On #AnnotatedTuesdays, we will share a quoted passage from some public domain source that has informed the Ascension Epoch universe, followed by commentary on how we used it.
The Martians are able to discharge enormous clouds of a black and poisonous vapour by means of rockets. They have smothered our batteries, destroyed Richmond, Kingston, and Wimbledon, and are advancing slowly towards London, destroying everything on the way. It is impossible to stop them. There is no safety from the Black Smoke but in instant flight. –H.G. Wells, The War of the Worlds
Perhaps the most feared and devastating of the Martian weapons was the ‘Black Smoke’, a dense, particulate vapor that acted both as a nerve-agent and as a fuel-air explosive. The Black Smoke was the preferred way of depopulating cities and other densely peopled areas. The Black Smoke was most often dispensed from emitters on Martian tripods so that it would rain down on targets below them, especially when engaged in battle in urban areas where previous attacks failed to completely eliminate human opposition.
The Black Smoke could also be delivered at great ranges by Martian artillery, either as self-propelled missiles (typically used by Martian aircraft) or as canisters launched by vehicle mounted gauss cannons (primarily on tripods, hexapods, and other walking machines).
These canisters smashed on striking the ground—they did not explode—and incontinently disengaged an enormous volume of heavy, inky vapour, coiling and pouring upward in a huge and ebony cumulus cloud, a gaseous hill that sank and spread itself slowly over the surrounding country. And the touch of that vapour, the inhaling of its pungent wisps, was death to all that breathes.
However, the Black Smoke often did explode. In fact, when fired at long ranges, the weapon was more commonly used as a thermobaric explosive than a poison gas. Upon reaching the programmed distance, the canister would spray the vapor and then detonate, creating a terrific explosion on the order of a low-yield nuclear bomb. The incendiary and overpressure effects were devastating on hard and soft targets alike. Those victims who weren’t crushed or incinerated died as the firestorm-induced vacuum collapsed their lungs.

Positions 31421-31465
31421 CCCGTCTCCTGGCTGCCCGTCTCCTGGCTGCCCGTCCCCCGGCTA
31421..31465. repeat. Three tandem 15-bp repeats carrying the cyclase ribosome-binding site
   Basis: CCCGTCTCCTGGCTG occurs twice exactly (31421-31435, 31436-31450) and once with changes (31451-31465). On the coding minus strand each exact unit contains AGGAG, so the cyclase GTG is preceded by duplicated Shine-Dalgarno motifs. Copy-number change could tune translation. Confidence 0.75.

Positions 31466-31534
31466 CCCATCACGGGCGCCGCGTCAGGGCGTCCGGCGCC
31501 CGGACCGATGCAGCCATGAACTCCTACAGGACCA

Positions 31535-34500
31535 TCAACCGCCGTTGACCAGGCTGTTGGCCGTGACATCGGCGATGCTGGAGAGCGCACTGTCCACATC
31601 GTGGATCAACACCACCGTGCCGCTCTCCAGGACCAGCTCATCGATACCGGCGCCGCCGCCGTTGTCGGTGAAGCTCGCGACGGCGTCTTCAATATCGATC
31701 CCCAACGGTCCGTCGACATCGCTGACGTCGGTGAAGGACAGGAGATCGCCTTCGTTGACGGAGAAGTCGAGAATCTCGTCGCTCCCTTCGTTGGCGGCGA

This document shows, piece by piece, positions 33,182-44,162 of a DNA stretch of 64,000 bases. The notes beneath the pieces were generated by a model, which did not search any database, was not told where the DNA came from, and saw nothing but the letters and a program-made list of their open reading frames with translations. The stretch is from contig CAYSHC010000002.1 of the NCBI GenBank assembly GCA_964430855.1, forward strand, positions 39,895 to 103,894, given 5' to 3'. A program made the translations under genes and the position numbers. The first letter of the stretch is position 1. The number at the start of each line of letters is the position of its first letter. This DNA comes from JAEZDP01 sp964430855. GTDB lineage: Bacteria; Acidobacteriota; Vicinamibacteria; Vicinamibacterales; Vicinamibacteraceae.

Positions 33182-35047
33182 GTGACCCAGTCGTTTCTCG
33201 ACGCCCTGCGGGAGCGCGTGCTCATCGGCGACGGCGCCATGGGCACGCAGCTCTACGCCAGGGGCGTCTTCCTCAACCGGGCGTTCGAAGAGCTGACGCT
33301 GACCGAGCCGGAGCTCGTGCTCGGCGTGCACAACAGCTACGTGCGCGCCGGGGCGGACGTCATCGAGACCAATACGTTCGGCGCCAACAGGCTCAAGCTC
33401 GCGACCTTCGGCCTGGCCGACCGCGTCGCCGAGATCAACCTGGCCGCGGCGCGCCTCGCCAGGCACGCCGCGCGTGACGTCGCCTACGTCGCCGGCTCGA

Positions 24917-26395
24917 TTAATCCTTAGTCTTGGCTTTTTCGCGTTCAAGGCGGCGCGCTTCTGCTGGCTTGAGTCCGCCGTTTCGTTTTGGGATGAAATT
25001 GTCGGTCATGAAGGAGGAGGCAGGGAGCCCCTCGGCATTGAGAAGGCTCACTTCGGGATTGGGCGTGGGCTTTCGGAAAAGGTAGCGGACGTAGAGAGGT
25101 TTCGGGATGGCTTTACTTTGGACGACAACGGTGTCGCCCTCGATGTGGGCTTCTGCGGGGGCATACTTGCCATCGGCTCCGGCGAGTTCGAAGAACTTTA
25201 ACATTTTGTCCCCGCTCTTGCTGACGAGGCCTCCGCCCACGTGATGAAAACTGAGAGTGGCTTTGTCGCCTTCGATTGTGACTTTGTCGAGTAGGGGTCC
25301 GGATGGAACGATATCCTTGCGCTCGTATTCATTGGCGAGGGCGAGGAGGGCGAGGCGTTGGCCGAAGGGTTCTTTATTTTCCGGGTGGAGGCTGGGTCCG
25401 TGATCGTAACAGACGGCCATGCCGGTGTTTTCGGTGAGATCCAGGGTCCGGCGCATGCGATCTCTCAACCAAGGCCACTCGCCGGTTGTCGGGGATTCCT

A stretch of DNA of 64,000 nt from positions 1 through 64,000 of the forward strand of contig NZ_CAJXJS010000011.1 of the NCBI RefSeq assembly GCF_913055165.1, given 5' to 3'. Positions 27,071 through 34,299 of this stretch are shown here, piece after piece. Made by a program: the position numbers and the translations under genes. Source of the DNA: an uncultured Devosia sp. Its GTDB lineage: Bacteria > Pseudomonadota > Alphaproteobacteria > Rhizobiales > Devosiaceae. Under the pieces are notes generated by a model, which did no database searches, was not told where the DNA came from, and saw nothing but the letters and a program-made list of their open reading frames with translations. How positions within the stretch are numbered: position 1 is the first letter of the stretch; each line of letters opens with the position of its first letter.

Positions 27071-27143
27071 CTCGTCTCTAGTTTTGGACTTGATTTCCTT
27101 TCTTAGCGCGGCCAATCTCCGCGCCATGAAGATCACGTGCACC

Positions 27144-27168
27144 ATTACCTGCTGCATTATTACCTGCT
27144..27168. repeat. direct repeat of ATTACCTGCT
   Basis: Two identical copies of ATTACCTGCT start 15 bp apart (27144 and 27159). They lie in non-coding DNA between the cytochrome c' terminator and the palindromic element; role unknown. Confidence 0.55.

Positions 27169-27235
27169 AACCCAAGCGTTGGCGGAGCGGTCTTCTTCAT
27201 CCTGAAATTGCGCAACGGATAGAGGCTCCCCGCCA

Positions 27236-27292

Even as a toxin, the Black Smoke did not have to be inhaled to cause harm; its deadly poison was readily absorbed through the skin. Wherever the residue remained on objects, it proved a lethal hazard for months afterward. Apparently, it was toxic to the Martians as well, as they undertook to decontaminate exposed areas using high pressure steam before disembarking:
As a rule the Martians, when it had served its purpose, cleared the air of it again by wading into it and directing a jet of steam upon it.
Humans quickly copied the Martian decontamination procedures. Crawlers (better known as ‘tanks’ in our primary world), tractors, armored trains, and other steam-driven vehicles were eventually equipped with steam hoses to neutralize gas attacks. Some human talents, especially hydrokinetics like Marin of Les Quatre Vents, also used their powers to render the Black Smoke inert. The protective field generated by the Signalman’s blue lens was known to burn away the toxic clouds without igniting them.
Liquid water also disrupted the action of the Black Smoke, transforming the aerosol into grainy sediment. The water generally remained potable, though swallowing the grains could still prove toxic:
And where it came upon water some chemical action occurred, and the surface would be instantly covered with a powdery scum that sank slowly and made way for more. The scum was absolutely insoluble, and it is a strange thing, seeing the instant effect of the gas, that one could drink without hurt the water from which it had been strained.
The most common way of avoiding the Black Smoke was to seek shelter on high ground, especially in the upper floors of buildings. The aerosol was much heavier than air, and so it sank rather quickly to ground level:
It was heavy, this vapour, heavier than the densest smoke, so that, after the first tumultuous uprush and outflow of its impact, it sank down through the air and poured over the ground in a manner rather liquid than gaseous, abandoning the hills, and streaming into the valleys and ditches and watercourses even as I have heard the carbonic-acid gas that pours from volcanic clefts is wont to do.
The exact composition of the Black Smoke has never been determined:
Save that an unknown element giving a group of four lines in the blue of the spectrum is concerned, we are still entirely ignorant of the nature of this substance.
The Promethean, one of the few scientists who was has analyzed samples of the vapor, conjectured that the unknown elements are actually synthetic, the product of Martian theoretical chemistry. The ability of the Martians to create new ‘elements’ with novel properties through the use of quantum wells and more poorly understood processes has long been suspected in the creation of the gravity-neutralizing metal called Cavorite.
This enduring mystery has, fortunately, ensured that the Black Smoke has never been duplicated either by human technology or chemosynthetic talents. All instances of humans employing the Black Smoke, such as the Nemesis terror bombings in the 1990s, relied on warheads purchased or stolen from the stockpiles of the few relict Martian populations that remain on earth.